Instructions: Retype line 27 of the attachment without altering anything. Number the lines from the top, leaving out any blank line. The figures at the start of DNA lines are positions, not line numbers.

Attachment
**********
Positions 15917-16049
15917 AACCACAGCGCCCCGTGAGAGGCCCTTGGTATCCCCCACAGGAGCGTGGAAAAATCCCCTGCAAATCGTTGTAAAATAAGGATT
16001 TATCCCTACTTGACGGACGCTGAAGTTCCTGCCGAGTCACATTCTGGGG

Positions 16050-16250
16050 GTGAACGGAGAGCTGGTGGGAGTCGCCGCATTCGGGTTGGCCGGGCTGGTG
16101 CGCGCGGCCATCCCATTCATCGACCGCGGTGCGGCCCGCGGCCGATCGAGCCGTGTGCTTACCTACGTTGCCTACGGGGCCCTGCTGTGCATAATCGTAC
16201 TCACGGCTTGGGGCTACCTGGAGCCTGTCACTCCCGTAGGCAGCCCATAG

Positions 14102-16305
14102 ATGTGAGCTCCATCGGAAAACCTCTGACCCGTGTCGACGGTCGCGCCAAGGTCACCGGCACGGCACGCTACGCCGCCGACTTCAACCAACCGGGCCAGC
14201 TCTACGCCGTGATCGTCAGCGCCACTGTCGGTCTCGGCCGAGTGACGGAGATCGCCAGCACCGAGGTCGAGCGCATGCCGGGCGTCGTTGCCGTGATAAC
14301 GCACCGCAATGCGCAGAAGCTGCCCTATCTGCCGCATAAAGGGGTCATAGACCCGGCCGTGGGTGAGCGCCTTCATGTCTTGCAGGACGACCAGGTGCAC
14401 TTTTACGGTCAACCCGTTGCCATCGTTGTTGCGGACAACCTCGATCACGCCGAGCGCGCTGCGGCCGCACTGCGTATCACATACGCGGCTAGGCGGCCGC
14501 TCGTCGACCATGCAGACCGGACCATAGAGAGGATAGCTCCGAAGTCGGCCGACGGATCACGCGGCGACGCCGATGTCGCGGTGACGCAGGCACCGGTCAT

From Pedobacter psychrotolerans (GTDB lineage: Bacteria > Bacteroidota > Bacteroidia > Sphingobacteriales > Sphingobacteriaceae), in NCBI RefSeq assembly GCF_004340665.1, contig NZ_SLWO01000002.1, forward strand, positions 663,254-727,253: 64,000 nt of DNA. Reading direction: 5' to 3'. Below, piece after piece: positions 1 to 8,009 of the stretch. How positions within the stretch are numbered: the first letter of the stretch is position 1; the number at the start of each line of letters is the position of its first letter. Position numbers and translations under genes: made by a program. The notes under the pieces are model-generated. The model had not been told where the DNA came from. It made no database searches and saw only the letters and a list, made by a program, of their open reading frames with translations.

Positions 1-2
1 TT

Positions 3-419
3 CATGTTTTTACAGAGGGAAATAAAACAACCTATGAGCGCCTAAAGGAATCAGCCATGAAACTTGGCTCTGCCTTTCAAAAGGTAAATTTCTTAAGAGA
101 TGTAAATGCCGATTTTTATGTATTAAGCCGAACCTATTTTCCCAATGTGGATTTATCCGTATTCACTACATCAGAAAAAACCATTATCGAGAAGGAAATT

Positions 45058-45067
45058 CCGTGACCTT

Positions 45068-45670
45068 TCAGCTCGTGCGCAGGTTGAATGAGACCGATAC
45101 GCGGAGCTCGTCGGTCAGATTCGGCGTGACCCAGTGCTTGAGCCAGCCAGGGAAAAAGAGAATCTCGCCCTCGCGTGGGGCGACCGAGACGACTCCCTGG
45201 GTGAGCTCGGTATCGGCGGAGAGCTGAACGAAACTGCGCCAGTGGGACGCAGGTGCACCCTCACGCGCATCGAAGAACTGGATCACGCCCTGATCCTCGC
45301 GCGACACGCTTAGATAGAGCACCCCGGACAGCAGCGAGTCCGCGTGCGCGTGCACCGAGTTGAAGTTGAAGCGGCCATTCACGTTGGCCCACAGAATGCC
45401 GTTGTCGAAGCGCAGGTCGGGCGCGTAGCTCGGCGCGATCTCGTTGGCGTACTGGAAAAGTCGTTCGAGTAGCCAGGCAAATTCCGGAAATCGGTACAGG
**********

45401 GTTGTCGAAGCGCAGGTCGGGCGCGTAGCTCGGCGCGATCTCGTTGGCGTACTGGAAAAGTCGTTCGAGTAGCCAGGCAAATTCCGGAAATCGGTACAGG